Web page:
Governor Fletcher may not have been acting as a physician when he signed Thomas Clyde Bowling's death warrant, but he should have been. True, Governor Fletcher has sworn to uphold his duties as governor, but he also swore - most likely long ago when he first became a physician - to uphold the ethics of the medical profession. Not only has Governor Fletcher never renounced this oath, but he also demonstrates his status as an active physician by holding a current Kentucky medical license.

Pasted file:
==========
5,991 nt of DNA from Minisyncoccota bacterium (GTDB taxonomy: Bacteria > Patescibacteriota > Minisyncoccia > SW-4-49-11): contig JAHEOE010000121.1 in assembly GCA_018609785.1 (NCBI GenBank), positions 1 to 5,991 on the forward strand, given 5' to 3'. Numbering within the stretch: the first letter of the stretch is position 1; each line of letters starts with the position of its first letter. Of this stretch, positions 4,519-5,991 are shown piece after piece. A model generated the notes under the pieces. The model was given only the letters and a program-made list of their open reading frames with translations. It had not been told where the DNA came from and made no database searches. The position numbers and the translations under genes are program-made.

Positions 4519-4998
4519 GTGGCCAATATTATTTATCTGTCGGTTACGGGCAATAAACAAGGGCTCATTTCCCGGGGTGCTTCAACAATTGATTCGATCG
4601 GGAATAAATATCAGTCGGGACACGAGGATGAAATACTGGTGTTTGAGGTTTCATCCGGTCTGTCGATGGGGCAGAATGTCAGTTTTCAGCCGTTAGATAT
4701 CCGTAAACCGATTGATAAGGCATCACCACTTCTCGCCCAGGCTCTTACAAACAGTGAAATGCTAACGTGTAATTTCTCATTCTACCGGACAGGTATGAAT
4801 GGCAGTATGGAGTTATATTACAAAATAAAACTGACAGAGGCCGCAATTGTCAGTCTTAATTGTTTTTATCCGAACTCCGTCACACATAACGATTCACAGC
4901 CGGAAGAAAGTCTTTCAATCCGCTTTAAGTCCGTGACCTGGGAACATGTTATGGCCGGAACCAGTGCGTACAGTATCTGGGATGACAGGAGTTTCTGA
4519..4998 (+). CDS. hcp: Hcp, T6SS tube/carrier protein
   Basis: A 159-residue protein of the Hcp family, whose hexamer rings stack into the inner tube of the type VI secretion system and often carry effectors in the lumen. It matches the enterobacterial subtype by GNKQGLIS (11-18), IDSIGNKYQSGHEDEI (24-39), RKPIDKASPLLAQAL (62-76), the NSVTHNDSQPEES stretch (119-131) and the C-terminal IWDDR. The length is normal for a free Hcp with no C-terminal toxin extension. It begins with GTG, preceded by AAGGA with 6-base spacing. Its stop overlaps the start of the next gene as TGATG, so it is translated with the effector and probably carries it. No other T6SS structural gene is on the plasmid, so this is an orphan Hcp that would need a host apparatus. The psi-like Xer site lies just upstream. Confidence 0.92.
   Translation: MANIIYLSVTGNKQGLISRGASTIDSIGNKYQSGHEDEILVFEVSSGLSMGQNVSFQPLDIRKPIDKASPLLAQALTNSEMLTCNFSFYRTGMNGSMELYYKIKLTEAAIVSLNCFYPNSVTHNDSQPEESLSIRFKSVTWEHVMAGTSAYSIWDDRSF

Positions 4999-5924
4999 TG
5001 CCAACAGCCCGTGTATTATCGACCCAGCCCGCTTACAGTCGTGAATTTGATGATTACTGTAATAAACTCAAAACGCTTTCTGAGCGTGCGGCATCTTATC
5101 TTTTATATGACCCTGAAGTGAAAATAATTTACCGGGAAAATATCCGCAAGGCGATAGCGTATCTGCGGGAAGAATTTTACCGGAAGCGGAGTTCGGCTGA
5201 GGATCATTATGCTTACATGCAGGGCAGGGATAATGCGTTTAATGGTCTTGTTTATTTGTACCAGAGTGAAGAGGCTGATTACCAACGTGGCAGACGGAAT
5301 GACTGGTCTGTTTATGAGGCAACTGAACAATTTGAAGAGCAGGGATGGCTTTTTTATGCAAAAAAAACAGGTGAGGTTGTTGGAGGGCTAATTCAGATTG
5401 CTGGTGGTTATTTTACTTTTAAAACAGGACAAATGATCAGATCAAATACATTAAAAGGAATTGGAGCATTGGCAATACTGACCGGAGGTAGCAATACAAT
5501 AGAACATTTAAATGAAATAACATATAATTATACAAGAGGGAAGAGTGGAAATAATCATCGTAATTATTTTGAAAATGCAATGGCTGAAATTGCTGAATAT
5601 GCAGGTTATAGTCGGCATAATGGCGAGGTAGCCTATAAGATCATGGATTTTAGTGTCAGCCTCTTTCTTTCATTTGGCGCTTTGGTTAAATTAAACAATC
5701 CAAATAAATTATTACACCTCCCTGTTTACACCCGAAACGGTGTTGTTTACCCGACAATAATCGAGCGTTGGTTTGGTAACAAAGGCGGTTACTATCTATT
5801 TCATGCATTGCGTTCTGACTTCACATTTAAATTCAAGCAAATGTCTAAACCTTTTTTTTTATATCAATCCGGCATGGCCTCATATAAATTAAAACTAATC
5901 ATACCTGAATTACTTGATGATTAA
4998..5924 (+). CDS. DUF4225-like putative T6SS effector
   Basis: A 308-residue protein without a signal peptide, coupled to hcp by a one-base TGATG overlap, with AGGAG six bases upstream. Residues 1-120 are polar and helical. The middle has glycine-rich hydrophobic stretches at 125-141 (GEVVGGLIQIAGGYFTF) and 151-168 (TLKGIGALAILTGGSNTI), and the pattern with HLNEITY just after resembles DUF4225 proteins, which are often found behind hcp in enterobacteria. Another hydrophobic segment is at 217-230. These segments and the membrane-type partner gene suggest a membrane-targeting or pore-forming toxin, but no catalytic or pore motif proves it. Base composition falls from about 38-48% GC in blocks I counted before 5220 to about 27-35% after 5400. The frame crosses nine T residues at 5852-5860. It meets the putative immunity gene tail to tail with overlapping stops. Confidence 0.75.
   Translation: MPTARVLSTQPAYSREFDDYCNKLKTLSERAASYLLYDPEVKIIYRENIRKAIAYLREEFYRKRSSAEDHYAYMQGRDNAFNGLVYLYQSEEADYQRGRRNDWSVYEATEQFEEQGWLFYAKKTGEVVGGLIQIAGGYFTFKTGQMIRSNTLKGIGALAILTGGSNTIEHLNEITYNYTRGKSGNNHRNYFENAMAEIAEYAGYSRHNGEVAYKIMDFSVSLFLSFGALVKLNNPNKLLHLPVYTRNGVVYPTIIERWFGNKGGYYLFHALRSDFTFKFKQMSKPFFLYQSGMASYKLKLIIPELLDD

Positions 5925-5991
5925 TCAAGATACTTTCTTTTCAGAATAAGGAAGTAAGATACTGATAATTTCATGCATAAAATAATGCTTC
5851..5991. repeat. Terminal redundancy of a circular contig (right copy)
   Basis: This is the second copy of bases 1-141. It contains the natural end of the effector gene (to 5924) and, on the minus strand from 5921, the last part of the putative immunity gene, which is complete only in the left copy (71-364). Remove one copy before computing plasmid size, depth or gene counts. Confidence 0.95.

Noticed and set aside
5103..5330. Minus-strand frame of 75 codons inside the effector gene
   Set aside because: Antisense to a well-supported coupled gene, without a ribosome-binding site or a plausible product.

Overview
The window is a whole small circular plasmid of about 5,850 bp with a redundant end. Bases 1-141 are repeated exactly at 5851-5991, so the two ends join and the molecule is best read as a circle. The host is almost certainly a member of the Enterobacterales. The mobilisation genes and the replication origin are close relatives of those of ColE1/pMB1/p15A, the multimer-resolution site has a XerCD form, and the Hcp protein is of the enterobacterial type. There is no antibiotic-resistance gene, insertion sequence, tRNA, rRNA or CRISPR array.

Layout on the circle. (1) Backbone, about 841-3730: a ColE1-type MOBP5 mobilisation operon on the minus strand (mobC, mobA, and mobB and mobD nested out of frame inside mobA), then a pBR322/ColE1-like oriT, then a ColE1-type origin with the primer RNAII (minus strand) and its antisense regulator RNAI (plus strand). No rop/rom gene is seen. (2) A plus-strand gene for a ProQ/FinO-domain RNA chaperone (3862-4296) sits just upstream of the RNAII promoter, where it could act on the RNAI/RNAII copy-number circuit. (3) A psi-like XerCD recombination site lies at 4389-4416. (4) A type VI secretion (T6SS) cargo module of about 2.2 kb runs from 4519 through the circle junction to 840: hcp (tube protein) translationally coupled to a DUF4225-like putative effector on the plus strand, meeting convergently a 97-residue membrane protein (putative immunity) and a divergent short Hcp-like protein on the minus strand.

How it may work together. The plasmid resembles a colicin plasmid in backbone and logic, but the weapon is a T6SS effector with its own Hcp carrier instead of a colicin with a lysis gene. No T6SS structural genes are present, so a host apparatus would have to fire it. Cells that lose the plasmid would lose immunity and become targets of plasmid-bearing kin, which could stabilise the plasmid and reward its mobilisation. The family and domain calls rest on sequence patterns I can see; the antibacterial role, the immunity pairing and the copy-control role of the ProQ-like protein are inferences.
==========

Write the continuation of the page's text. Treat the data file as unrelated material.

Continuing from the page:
If Governor Fletcher was at an official state function and a guest keeled over from a heart attack or a "cafe coronary," would he fail to render aid on the grounds that he is the governor and therefore not required to act as a physician? Of course not. Why? Because the ethical tradition of the medical profession - which demands that physicians be healers and not killers - is over 2,400 years old. Generations of medical students have recited the Hippocratic Oath long before Kentucky achieved statehood in 1792.